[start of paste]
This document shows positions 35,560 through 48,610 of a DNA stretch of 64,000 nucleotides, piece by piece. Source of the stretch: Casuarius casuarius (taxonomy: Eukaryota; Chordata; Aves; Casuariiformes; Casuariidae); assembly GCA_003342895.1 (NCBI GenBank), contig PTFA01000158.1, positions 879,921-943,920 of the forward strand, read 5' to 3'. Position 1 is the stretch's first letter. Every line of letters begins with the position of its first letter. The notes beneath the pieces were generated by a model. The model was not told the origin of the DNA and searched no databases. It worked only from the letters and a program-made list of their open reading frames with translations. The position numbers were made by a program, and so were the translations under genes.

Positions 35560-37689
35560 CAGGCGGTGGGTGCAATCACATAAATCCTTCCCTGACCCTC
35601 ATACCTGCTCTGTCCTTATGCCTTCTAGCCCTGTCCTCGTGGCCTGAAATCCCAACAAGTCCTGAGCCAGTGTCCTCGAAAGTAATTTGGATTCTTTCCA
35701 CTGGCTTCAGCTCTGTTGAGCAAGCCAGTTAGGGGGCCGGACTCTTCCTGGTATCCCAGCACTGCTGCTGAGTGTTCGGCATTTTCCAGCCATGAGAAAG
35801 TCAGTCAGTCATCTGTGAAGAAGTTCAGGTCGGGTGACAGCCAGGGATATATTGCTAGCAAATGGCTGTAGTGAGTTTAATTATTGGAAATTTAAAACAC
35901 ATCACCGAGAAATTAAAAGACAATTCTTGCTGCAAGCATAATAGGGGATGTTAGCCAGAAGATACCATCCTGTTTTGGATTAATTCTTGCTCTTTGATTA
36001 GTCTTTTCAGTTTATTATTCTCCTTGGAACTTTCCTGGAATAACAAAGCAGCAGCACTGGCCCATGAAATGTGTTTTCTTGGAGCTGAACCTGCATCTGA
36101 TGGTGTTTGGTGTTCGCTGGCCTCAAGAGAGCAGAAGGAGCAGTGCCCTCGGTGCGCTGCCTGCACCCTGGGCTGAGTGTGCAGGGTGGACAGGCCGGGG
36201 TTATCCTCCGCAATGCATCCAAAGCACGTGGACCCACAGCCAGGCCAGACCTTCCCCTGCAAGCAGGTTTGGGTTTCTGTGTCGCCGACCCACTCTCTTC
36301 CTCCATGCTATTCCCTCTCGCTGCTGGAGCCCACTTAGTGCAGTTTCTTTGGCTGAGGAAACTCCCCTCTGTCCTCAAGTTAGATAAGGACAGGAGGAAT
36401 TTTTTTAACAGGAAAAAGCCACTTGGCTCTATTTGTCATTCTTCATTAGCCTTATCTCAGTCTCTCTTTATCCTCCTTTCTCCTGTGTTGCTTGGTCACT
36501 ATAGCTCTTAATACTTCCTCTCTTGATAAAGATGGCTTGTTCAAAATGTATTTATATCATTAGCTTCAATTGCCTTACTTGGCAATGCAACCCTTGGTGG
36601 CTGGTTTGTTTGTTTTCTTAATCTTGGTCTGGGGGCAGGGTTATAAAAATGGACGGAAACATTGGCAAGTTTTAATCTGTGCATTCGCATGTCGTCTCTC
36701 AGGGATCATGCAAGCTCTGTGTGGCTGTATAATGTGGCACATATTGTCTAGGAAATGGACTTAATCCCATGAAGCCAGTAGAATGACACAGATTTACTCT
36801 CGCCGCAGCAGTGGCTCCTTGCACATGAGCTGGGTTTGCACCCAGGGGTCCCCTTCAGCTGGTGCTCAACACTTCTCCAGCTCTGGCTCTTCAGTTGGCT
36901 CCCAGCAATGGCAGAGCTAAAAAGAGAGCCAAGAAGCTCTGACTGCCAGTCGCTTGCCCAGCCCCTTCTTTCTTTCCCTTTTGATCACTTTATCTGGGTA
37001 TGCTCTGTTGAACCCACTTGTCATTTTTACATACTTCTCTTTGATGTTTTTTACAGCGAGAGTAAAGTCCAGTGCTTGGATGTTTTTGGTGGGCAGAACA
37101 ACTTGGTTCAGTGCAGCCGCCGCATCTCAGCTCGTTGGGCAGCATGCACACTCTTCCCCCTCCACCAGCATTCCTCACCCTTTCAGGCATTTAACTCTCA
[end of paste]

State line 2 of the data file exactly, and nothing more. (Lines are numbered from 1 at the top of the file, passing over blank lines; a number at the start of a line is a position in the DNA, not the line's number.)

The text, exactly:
Positions 35560-37689